"The AEC modelling market needs many things: more complete products; real value; less buzzword-related spin; education of interested users; improved ease of use; predictable outcome; enhancements to the core industry process; and above all, patience.

"If we all adopted BIM, do you really think it would be the end of the cruddy marketing and victimisation that you mention? I think not. I am all for whatever will make the various Marketing departments take a good long hard look at their output and compare that with the real needs of users. By agreeing to standardise on BIM, I feel I would be a willing accomplice to the industry's ongoing, clumsy attempts to manipulate market analysts at the expense of generating meaningful dialogue and information for professionals in the AEC market.

"I may be like King Canute, [set] on my throne commanding the tide to turn back, while all my illustrious fellow journalists go with the flow, but I am not a lover of bandwagons. This is my initial reaction, I am sorry it's a negative one."

Hmmmm? If only Martyn would step up and tell us what he really thinks.

I agree that no new TLA (three-letter acronym) "is going to convince intelligent users that anything has really changed." Similarly, the sort of process change that accompanies new products will not be magically willed into existence by transmuting CAD into BIM. My point is that the new term will give those folks—vendors and users alike—who are interested in changing processes and designing more intelligently, a common nomenclature on which to create the shared context that the knowledge management gurus tell us is the way that individuals, organizations, professions and industries learn and grow smarter.

Another provocative aspect of Martyn's commentary is his characterization of the relationship between vendor marketeers on one hand and industry analysts and jounalists on the other. Is it parasitic, symbiotic, or predator/prey (and if so, who is who?). In relation to the vendors' spinmeisters, all of us pundits and commentators must choose whether we shall be unwitting victims, witting enablers, or witless bystanders. In my view, the fact that a descriptive term—even a buzzword du jour—may be seen as good for vendors doesn't automatically mean it is bad for users.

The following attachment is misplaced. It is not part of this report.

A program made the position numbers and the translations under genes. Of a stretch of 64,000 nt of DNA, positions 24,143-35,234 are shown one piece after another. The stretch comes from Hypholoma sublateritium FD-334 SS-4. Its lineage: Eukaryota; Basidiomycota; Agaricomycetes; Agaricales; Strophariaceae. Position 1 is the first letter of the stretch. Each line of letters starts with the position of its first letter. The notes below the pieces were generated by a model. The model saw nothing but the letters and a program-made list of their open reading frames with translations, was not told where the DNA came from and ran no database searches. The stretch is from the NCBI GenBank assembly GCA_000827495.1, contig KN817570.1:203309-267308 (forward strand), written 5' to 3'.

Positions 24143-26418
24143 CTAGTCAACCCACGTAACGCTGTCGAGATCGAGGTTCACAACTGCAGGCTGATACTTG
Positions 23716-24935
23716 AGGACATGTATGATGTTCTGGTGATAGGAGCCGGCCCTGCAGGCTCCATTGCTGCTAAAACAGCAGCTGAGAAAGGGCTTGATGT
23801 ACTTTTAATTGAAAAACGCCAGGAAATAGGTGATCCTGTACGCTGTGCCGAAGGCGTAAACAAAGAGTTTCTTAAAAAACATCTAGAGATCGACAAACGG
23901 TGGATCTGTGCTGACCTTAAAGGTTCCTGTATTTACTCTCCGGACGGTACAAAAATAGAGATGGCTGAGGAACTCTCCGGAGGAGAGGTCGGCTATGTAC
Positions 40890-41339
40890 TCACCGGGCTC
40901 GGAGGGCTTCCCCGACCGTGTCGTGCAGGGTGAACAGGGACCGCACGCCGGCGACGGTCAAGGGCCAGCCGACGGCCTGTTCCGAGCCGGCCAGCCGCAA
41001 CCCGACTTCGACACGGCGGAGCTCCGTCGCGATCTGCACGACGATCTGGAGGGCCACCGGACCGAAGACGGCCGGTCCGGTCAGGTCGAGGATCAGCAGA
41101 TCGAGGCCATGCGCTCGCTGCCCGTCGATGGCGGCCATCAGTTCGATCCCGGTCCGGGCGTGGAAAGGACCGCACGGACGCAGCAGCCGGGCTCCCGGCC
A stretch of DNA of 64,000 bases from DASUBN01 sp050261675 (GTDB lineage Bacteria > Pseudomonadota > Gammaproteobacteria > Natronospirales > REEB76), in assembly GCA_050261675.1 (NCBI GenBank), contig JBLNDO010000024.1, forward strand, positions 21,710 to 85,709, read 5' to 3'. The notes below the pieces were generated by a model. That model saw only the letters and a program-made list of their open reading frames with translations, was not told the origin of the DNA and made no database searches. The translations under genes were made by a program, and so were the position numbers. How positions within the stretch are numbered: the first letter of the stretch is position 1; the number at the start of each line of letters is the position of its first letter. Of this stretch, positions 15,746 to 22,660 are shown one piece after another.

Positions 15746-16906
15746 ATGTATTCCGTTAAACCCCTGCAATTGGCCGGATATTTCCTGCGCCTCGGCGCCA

BTW, in a follow-up communication, Martyn added:
"It's funny—I have been suggesting to the CAD developers that they try and get 2D right before developing something else."

Unquestionably, 2D drawings will be with us for a long time, and vendors of BIM as well as CAD must get it right. However, I'm one of those optimists* who believe that the integrated approach of BIM offers a greater likelihood of ultimately "getting 2D right" than the disjointed approach of most current CAD solutions.

In a further follow-up communication, Martyn added:
"True dialog is good, and sometimes resistance is useless."

Indeed, many will resist—just as there were folks who resisted the move from ruling pens on linen to Rapidographs on Mylar. However, for those who do choose to explore issues and opportunities beyond the scope of current CAD, I still think it's useful to have a common term as an agreeable framework for debate about how best to move beyond our present situation. I think that term is Building Information Modeling (BIM), and the largest AEC design software vendors (Autodesk, Bentley Systems, and Graphisoft) seem to agree. Perhaps some current or prospective users of BIM and/or CAD tools would care to let me know what you think.

Editor and Publisher, The LaiserinLetter
Analysis, Strategy and Opinion for Technology Leaders in Design Business

* NOTE: According to Virginia-based writer James Branch Cabell (1879-1958), "The optimist proclaims that we live in the best of all possible worlds; and the pessimist fears this is true." (from Cabell's 1926 mythological novel, The Silver Stallion: A Comedy of Redemption—fans of Tolkien pay heed).